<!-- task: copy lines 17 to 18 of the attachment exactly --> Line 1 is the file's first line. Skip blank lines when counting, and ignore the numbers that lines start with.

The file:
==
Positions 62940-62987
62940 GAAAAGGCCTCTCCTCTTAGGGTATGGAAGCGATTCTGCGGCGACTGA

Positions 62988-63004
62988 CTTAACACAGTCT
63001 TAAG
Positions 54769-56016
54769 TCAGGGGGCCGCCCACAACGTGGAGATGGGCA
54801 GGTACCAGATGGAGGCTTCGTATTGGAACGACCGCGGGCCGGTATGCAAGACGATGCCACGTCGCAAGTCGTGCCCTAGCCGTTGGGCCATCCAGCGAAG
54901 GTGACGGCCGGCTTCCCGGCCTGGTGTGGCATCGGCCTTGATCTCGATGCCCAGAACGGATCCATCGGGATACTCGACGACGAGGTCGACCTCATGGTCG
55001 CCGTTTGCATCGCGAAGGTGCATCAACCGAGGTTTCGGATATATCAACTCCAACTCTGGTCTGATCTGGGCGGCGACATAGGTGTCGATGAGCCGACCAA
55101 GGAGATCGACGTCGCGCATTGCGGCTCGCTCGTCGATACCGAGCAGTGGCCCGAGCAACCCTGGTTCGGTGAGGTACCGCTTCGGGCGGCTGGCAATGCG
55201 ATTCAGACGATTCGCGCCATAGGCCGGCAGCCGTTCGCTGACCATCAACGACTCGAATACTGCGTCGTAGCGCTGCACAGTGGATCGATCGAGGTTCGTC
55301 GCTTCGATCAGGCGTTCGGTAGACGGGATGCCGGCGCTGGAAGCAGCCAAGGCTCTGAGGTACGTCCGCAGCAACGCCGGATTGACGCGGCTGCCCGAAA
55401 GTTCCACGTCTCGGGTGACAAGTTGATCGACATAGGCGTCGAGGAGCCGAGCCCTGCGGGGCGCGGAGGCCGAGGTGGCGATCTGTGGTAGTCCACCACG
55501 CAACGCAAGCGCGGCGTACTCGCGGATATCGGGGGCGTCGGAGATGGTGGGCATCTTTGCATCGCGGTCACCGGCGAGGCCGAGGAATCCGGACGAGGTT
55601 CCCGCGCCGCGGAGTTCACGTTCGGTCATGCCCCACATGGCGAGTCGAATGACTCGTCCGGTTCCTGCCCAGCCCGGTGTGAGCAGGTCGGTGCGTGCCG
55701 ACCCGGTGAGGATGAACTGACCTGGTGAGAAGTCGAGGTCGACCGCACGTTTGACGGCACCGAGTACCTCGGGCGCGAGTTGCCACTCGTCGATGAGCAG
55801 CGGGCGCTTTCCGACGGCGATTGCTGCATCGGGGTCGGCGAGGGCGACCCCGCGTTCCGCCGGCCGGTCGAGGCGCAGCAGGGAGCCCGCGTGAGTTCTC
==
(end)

55701 ACCCGGTGAGGATGAACTGACCTGGTGAGAAGTCGAGGTCGACCGCACGTTTGACGGCACCGAGTACCTCGGGCGCGAGTTGCCACTCGTCGATGAGCAG
55801 CGGGCGCTTTCCGACGGCGATTGCTGCATCGGGGTCGGCGAGGGCGACCCCGCGTTCCGCCGGCCGGTCGAGGCGCAGCAGGGAGCCCGCGTGAGTTCTC